Replacing Tmux with Neovim

Posted on Mon 27 March 2017 in Neovim

While I have tried to use my window manager i3 for creating workspaces for development workflow, I just have not been able to find a completely comfortable solution. There is something about switching between terminals and vim through i3 that I did not find as convenient as my tmux setup so I have stuck with tmux for a long time.

I've been a big fan of tmux in my development workflow for years, it's been great for moving between the editor and terminal. While I understand there are many other features of tmux, my typical use case was only to use the windows and panes and take advantage of the numbered windows to switch between tasks. Usually my tmux workflow will involve three windows:

  1. Vim.
  2. Terminal sessions for running development servers and other necessary services. Usually this window was used for any service that I will be switching to frequently for debugging info or logs, occasionally on big projects with a lot of services running this will be expanded into another window if I am on my laptop and run out of room to be able to view everything I need.
  3. One more terminal session for adding and committing code via git. For some reason I just really liked having a separate window for this and the tmux hotkeys make it easy to switch between windows.

When I switched to neovim recently my use of tmux changed. First, there was an annoying little bug with neovim and tmux which caused changing between splits very annoying. Then I started using neovim's terminal emulator which really changed the way tmux was integrated with my workflow. Opening a terminal as a buffer in neovim became the new standard. While the setup was not perfect tmux was being used less as I used neovim more.

My current neovim setup looks like this: Neovim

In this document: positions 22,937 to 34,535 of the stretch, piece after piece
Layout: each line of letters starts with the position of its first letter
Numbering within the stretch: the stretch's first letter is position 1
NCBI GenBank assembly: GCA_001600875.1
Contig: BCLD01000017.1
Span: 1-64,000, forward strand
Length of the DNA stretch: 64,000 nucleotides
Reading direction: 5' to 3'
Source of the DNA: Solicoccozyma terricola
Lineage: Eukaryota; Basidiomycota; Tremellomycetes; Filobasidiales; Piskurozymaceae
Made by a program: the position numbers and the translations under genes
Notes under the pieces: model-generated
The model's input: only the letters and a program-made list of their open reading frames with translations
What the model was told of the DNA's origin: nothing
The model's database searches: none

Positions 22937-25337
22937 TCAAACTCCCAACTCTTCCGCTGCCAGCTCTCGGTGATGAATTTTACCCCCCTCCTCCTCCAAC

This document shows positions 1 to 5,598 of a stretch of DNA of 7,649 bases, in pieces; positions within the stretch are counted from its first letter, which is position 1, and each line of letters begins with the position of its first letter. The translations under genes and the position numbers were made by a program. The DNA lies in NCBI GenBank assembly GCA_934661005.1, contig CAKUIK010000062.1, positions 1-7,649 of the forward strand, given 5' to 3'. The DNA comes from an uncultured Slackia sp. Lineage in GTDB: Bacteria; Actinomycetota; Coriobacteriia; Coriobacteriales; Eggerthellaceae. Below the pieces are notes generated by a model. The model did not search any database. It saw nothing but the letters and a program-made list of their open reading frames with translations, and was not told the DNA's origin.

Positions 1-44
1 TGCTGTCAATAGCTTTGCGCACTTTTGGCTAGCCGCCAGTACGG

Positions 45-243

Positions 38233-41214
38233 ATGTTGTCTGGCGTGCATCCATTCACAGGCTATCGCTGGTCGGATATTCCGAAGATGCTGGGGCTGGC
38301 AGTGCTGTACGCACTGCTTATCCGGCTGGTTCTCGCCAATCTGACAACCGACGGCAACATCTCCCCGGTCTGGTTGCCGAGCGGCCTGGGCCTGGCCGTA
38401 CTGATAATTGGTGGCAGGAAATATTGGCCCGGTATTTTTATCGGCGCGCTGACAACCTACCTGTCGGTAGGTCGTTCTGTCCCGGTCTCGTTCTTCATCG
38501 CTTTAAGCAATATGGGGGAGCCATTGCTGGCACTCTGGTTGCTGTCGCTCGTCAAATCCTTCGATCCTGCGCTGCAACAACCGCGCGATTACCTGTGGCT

On the bottom right is an example of how the terminal integrates seemlessly into neovim splits.


Change the hotkey to get out of insert mode. By default the hotkey to enter normal mode is Ctr+\ Ctr+n. I changed that to 'jj' with the following code in my .config/nvim/init.vim. Note: I used jj as opposed to escape to not create issues when opening a nvim window inside of a neovim terminal, such as doing a git commit.

tnoremap jj <C-\><C-n>

Automatically enter insert mode when a terminal is selected

:au BufEnter * if &buftype == 'terminal' | :startinsert | endif

Use fzf to search buffers for easy file and terminal switching

function! s:buflist()
  redir => ls
  silent ls
  redir END
  return split(ls, '\n')

function! s:bufopen(e)
  execute 'buffer' matchstr(a:e, '^[ 0-9]*')

nnoremap <silent> <Leader>b :call fzf#run({
\   'source':  reverse(<sid>buflist()),
\   'sink':    function('<sid>bufopen'),
\   'options': '+m',
\   'down':    len(<sid>buflist()) + 2
\ })<CR>

Rename buffers for easier searching. By default the terminal buffer titles will be named in a way that does not easily allow you to search for them by name (example: term://.//15645:/usr/bin/zsh). There are a couple ways to get over this, you can invoke the terminal command with a comment to create a logical name:

:term zsh \# PythonDevServer
:terminal zsh \# PythonDevServer

Alternatively you can rename the buffer with the :file command

:file PythonDevServer

I prefer using the :term zsh \# foo option as it allows me to easily see the buffer is a terminal as the name will read term://.//15645:/zsh # PythonDevServer

This allows me to open the fzf search with b and just search for anything in the name of the terminal to switch to that buffer.